Living Together Before Getting Married

Living Together Before Getting Married

Don’t you love a free trial—a no-strings-attached chance to try something out before you shell out your hard-earned cash? Most of us do.

When it comes to a new car, a test drive is a wise idea. If you’re thinking about investing four years and a wad of Benjamins into a college, it’s a good idea to spend some time on campus first. Before you sign on the dotted line for that new house, you ought to go over the place with a fine tooth comb a time or two. But what about marriage? Is it a good idea to enjoy a free trial without the commitment of a permanent arrangement?

Some people think so.

The advice I am about to share with you comes from my experience, surveys, and research from the last few decades.

Before we can discuss living together, we need to know why men and women do it. For men, living together is often a test to see if they can get along with their girlfriends while living under the same roof. For women, living together is often a prelude to getting engaged and eventually married.

More Divorces

Research suggests that living together leads to more divorces after marriage. The same research also links living together with a lower quality of marriage, less happiness and poor communication between couples. One reason for this could be that one partner has had “one foot out the door” (not being fully committed) since the beginning.

They could be less willing to compromise. This is especially the case with people who habitually live with others. If you are considering moving in with a partner who has lived with many partners before you, you may want to think about it first. For some, living together is like an extended sleepover.

Happily Unmarried and Living Together

While many couples who live together report having a worse relationship than those who waited until they got married, other cohabiting, unmarried couples report having wonderful relationships. But how is that possible? Cohabiting can work if both people in the relationship are strongly committed to each other. It begins with a clear understanding of each person’s expectations. It doesn’t pay to be vague or ambiguous when considering whether or not to live together.

Once you’ve each set your expectations, it’s a good idea to regularly check in with one another to see how things are going. Living together works if both partners are dedicated to making it work. You just have to watch out for an unhealthy commitment.

Safer Than Getting Married

Some people think living together is “safer” than getting married, but that simply isn’t true. Living together can be just as messy if you share things with your partner. Whether it’s mortgage or lease payments, bills, furniture, pets, and children, if you go your separate ways, you’re going to have to split everything up whether you’re married or not.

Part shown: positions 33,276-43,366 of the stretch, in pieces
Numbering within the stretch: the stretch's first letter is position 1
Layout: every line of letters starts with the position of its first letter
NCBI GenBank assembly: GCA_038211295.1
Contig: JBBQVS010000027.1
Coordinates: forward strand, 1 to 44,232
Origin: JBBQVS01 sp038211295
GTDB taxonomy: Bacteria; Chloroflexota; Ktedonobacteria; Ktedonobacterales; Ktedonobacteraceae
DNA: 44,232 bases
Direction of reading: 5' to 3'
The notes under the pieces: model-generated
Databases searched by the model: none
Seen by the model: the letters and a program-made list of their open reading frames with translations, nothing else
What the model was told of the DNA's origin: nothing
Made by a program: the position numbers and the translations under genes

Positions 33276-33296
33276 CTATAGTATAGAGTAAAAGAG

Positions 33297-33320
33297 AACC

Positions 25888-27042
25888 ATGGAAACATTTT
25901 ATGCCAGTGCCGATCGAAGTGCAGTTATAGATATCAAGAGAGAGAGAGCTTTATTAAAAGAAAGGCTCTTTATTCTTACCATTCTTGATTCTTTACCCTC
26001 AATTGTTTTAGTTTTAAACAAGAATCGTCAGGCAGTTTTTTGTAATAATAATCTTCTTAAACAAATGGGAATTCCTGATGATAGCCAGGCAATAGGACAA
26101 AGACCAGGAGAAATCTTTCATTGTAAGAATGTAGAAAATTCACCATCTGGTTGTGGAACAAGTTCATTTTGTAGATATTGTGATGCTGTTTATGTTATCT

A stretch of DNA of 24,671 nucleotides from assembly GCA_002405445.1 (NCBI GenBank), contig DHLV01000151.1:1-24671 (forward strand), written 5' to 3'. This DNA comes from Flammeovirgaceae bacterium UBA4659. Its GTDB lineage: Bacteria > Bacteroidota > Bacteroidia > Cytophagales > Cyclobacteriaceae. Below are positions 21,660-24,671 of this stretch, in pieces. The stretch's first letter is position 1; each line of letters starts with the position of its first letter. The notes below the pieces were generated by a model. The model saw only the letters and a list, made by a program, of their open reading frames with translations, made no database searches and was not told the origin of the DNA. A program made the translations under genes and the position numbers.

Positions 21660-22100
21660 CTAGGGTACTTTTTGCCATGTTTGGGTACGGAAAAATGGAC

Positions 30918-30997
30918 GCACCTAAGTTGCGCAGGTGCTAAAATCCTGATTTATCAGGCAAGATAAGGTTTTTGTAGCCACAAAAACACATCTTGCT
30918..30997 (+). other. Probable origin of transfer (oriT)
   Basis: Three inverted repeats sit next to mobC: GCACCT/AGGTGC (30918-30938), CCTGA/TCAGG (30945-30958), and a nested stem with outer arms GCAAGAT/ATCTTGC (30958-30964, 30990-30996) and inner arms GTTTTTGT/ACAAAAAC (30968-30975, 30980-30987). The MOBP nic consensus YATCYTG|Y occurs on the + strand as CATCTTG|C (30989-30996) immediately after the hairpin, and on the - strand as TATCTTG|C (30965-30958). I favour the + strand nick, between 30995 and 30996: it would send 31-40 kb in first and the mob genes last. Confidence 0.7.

Avoiding the Slippery Slope

Don’t move in with anyone unless you know for sure what you are getting out of the deal (expectations, commitment, etc.) You should be committed to each other, but not necessarily committed to sharing objects that have to be split up if things don’t work out down the road. And remember, the more time you invest in someone, the harder it’s going to be to let them go.

Living together can be an amazing experience if you and your partner are smart about it.

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  1. Oh, splendid! Another deep dive into the perils of living together—because splitting up IKEA furniture and shared custody of a goldfish is totally the modern epic tragedy!

  2. This article’s points on the complexities of living together are well-taken. Cohabitation does require a high level of mutual understanding and commitment to avoid pitfalls.

  3. The assertion that men and women have fundamentally different reasons for cohabiting is rather archaic. Relationships are diverse, and motivations can vary greatly from person to person.

    • Exactly, Marge. Reducing motivations to a binary gender perspective lacks nuance and fails to account for modern relationship dynamics.

    • While that’s true, we can’t deny that some general trends do exist. The key is to recognize these trends without stereotyping individual cases.

  4. Living together can indeed be an amazing experience if done right. Communication and commitment are key to making it work, and this article provides some valuable insights on what to consider beforehand.

  5. I find this article to be rather reductive. It seems to generalize men’s and women’s motivations and oversimplifies the complexity of human relationships.

    • I agree, Diane. The article pushes the notion that cohabitation is inherently problematic, which ignores the myriad of successful, happy couples who live together without a hitch.

    • On the contrary, I think the evidence presented about increased divorce rates and lower marital satisfaction is worth considering, even if the argument feels a bit one-sided.


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